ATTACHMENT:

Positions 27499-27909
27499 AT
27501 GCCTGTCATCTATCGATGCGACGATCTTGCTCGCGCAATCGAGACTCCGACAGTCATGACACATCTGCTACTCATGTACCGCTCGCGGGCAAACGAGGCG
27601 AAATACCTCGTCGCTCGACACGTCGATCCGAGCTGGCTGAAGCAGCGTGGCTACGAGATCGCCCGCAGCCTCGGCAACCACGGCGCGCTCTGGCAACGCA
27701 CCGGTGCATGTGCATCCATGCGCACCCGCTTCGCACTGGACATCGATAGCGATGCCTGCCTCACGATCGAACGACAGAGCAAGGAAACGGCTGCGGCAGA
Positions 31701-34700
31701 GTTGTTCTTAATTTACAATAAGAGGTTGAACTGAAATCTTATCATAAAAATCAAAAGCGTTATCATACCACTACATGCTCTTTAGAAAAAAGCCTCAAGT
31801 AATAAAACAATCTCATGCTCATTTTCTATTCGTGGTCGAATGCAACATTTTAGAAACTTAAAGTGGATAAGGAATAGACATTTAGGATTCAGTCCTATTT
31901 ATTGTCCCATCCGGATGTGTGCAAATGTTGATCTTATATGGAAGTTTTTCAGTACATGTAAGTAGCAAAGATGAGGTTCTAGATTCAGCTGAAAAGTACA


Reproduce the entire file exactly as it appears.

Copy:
Positions 27499-27909
27499 AT
27501 GCCTGTCATCTATCGATGCGACGATCTTGCTCGCGCAATCGAGACTCCGACAGTCATGACACATCTGCTACTCATGTACCGCTCGCGGGCAAACGAGGCG
27601 AAATACCTCGTCGCTCGACACGTCGATCCGAGCTGGCTGAAGCAGCGTGGCTACGAGATCGCCCGCAGCCTCGGCAACCACGGCGCGCTCTGGCAACGCA
27701 CCGGTGCATGTGCATCCATGCGCACCCGCTTCGCACTGGACATCGATAGCGATGCCTGCCTCACGATCGAACGACAGAGCAAGGAAACGGCTGCGGCAGA
Positions 31701-34700
31701 GTTGTTCTTAATTTACAATAAGAGGTTGAACTGAAATCTTATCATAAAAATCAAAAGCGTTATCATACCACTACATGCTCTTTAGAAAAAAGCCTCAAGT
31801 AATAAAACAATCTCATGCTCATTTTCTATTCGTGGTCGAATGCAACATTTTAGAAACTTAAAGTGGATAAGGAATAGACATTTAGGATTCAGTCCTATTT
31901 ATTGTCCCATCCGGATGTGTGCAAATGTTGATCTTATATGGAAGTTTTTCAGTACATGTAAGTAGCAAAGATGAGGTTCTAGATTCAGCTGAAAAGTACA